The stories of the needless loss of beautiful old trees, some first hand and some through the grapevine, keep rolling in. Countless accounts of old-timey tree “experts” who troll through neighborhoods convincing people their tree is going to fall on their house. Of course, they get a “friendly” price and, yes, he tells you, he’s “insured.” Then there is the woman who wept after seeing the stark and awful difference the removal of, turns out, a perfectly healthy old oak caused in her life. There is also the couple who had a beautiful cherry removed because it wasn’t native.

How do you calculate the value these trees bring to these homes? How do we tally the annual unnecessary loss of such trees caused by irrational fears?

Routinely, seemingly more frequently, I see large trees cut down. I seldom know the homeowner’s reasoning, but I can tell by looking that many of these trees were at no risk of falling. 

Large trees are beautiful, give homes and neighborhoods ambiance, significantly increase quality of life, and provide huge amounts of ecological services. It can take thousands of sapling trees to equal the benefits of one large tree. Such magnificence should be preserved whenever possible. This generation has been the recipient of previous generations’ gifting of large trees. We are obliged to pay it forward by planting the tall trees of the future. Trees which will shade and benefit our children, their children, and beyond. 

A tale of two neighborhoods. One, modest homes with incredible trees, the other features more expensive homes baking in the sun. In which do you suppose the neighbors better know each other?

So is it legitimate to worry about large trees falling. Indeed, it is. Sometimes tall trees do fall. Sometimes they damage property when they do and, sometimes, people are killed. So, despite the fact that you are 22 times more likely to die from an accident at work than from a tree, it is something to think about. Fortunately, at a fraction of the cost of a removal, even at “friendly” off-the-books-prices, you can have your tree inspected by real experts who have the knowledge, the tools, the experience, and continuing education to give you a truthful assessment as to whether your tree is a hazard. They are called International Society of Arborists (ISA) TRAQ (tree risk assessment qualification) Certified Arborists and they have pledged, as a requirement of their membership and certification, to provide honest and truthful reports. 

Legitimately dangerous trees need removal. Period.

Is this a commercial for the International Society of Arborists? I don’t know. Is it ever bad advice to recommend that people have experts assist them with important decisions? I don’t think so. Full disclosure, I am a member of the ISA and an ISA Certified Arborist. That said, I am not TRAQ qualified and I do not work independently, so I really have nothing to gain by recommending that folks have their large trees properly assessed by professionals. Aside from the ISA, there is also the American Society of Consulting Arborists. I do not know much about them, but here are the websites for both organizations:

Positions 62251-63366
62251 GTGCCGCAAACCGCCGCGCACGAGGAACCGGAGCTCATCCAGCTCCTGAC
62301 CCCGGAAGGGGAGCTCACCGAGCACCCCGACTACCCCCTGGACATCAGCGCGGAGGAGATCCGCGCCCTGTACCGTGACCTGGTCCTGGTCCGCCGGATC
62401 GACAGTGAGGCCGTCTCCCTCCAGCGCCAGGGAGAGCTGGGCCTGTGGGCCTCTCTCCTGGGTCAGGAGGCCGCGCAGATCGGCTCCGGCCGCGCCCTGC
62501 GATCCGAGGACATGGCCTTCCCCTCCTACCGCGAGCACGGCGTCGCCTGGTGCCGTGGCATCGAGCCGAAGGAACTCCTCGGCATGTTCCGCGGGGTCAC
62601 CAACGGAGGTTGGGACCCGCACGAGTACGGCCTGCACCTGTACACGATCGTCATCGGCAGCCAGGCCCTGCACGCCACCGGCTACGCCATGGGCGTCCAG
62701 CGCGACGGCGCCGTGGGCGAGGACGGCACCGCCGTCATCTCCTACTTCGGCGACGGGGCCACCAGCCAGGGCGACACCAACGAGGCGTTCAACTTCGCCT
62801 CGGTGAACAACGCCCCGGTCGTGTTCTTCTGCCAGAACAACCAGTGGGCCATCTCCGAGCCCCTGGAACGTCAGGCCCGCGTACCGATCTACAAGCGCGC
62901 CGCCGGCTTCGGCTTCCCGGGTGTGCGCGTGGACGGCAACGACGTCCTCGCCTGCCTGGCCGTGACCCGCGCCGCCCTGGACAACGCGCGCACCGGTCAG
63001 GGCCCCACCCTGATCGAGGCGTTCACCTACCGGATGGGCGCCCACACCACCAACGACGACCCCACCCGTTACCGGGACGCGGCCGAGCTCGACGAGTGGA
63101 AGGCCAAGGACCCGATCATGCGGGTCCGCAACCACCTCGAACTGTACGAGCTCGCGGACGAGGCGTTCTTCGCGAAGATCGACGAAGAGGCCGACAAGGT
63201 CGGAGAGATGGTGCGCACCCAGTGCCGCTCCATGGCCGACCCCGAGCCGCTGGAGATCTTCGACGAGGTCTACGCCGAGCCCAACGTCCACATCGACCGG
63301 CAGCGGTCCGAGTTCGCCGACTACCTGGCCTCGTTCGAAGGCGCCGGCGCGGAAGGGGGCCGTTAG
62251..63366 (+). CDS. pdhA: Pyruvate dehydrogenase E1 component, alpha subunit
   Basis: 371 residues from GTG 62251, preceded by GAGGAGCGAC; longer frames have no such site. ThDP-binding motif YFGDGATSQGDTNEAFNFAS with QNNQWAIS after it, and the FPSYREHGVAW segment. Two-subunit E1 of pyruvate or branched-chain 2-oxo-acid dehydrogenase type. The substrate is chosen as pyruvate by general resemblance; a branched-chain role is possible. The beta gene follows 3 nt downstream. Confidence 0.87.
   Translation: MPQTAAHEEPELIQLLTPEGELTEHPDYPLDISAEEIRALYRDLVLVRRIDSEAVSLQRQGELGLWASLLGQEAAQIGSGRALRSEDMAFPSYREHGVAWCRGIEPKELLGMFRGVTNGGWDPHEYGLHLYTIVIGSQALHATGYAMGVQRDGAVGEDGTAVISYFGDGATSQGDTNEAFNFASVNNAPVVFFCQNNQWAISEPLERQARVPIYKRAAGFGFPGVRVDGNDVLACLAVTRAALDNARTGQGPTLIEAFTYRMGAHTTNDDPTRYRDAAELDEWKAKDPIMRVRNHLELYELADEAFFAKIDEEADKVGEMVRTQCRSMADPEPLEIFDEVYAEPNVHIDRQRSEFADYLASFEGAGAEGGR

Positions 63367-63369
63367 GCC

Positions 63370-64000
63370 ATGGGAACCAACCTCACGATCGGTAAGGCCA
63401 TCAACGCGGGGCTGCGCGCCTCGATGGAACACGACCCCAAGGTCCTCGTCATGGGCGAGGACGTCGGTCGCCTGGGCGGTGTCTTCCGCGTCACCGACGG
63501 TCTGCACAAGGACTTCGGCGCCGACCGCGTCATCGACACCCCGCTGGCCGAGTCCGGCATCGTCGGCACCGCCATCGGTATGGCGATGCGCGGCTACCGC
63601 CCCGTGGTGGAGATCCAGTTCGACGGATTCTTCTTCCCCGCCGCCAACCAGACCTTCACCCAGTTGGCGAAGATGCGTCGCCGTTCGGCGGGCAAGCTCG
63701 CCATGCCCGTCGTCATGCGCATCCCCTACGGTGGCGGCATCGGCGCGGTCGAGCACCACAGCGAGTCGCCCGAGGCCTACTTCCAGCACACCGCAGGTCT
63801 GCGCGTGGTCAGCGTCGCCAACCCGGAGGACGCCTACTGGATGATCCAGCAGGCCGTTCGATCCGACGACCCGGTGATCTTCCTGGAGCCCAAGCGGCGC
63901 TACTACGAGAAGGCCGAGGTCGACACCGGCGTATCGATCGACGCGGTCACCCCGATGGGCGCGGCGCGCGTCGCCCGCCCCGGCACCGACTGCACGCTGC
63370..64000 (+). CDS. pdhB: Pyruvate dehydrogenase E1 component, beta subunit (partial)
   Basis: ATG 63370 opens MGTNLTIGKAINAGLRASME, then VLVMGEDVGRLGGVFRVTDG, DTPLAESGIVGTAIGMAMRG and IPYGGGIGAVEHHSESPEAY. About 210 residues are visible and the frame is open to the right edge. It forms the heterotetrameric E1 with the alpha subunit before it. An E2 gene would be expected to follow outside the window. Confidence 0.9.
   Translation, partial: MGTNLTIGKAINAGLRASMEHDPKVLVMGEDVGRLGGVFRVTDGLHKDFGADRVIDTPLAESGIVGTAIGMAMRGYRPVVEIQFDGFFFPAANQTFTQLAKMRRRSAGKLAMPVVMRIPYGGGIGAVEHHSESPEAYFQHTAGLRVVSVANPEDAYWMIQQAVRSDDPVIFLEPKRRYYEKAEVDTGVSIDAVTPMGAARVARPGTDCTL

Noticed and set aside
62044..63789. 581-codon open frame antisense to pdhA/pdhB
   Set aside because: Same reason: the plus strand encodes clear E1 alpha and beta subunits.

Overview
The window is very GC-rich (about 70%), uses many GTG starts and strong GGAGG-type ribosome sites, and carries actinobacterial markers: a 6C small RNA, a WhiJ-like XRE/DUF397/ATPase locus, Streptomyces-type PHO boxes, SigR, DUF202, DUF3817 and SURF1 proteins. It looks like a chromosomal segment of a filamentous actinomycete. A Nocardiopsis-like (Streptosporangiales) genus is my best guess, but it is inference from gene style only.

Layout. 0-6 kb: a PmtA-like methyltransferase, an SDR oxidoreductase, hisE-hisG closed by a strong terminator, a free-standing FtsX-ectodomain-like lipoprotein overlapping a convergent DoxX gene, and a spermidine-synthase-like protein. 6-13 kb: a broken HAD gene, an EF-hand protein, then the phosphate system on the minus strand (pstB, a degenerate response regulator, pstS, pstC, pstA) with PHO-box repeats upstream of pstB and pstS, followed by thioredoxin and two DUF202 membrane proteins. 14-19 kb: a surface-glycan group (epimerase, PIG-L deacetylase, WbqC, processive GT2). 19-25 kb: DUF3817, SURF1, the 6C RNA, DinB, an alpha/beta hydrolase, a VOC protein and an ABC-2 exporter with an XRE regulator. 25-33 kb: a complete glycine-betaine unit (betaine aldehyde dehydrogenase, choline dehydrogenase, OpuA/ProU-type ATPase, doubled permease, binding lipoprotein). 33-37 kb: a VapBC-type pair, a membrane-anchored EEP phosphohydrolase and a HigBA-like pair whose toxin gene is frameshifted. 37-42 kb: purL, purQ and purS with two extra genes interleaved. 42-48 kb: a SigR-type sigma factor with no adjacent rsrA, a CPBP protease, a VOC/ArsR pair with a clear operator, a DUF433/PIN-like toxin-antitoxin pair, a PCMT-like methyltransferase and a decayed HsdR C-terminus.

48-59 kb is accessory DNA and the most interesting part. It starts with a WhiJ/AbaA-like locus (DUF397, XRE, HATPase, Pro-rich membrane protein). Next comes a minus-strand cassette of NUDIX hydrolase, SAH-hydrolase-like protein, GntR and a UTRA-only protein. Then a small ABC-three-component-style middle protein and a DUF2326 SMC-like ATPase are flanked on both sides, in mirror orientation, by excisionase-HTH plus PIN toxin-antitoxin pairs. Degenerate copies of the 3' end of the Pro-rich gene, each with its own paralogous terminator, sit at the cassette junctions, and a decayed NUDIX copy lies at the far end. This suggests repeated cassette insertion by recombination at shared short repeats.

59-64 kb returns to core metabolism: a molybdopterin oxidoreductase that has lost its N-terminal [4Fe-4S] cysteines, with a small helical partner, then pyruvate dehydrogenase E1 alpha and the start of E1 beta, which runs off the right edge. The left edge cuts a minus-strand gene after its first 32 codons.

It could be argued that this Pinus densiflora umbraculifera is too close to the corner of the home. Yet, it is healthy, beautiful, and no threat to anyone. A valuable and rare specimen such as this not only deserves to stay but should be given the best of care.

It’s too easy to overlook the countless benefits big trees make to our lives. I like to point out that a drive through a newer McMansion neighborhood on a hot, sunny day where trees are small, young, and, more often than not, ornamental selections that will never achieve size anyway, often feels like a neutron bomb went off–not a single human being anywhere in sight. They chose to live in the suburbs at a home with some land, but lack the vision to make it the Eden they expected. Meanwhile, under the same weather conditions, a drive through an older neighborhood with a large and diverse tree canopy will be teeming with people taking walks, talking with neighbors, hosting gatherings, and you will see real human children actually playing outside. Although there are easily 100 other points one can make as to why we need more large trees, that alone should suffice. So take care to preserve your big trees and also plant the big trees for tomorrow. There are few things you can do with your property that will create such lasting value. 


Plenty of space on either side to run a pipe to the house, and yet they chose to trench directly through the root zone of a beautiful beautiful, old beech. The plumbers surely said it would be fine. They were wrong. This tree went from healthy to a hazard in a single day. When it comes to trees, don’t listen to plumbers or any other profession other than arborists.

Before construction, have a certified arborist assess potentially impacted trees and create a plan on how to save valuable specimens.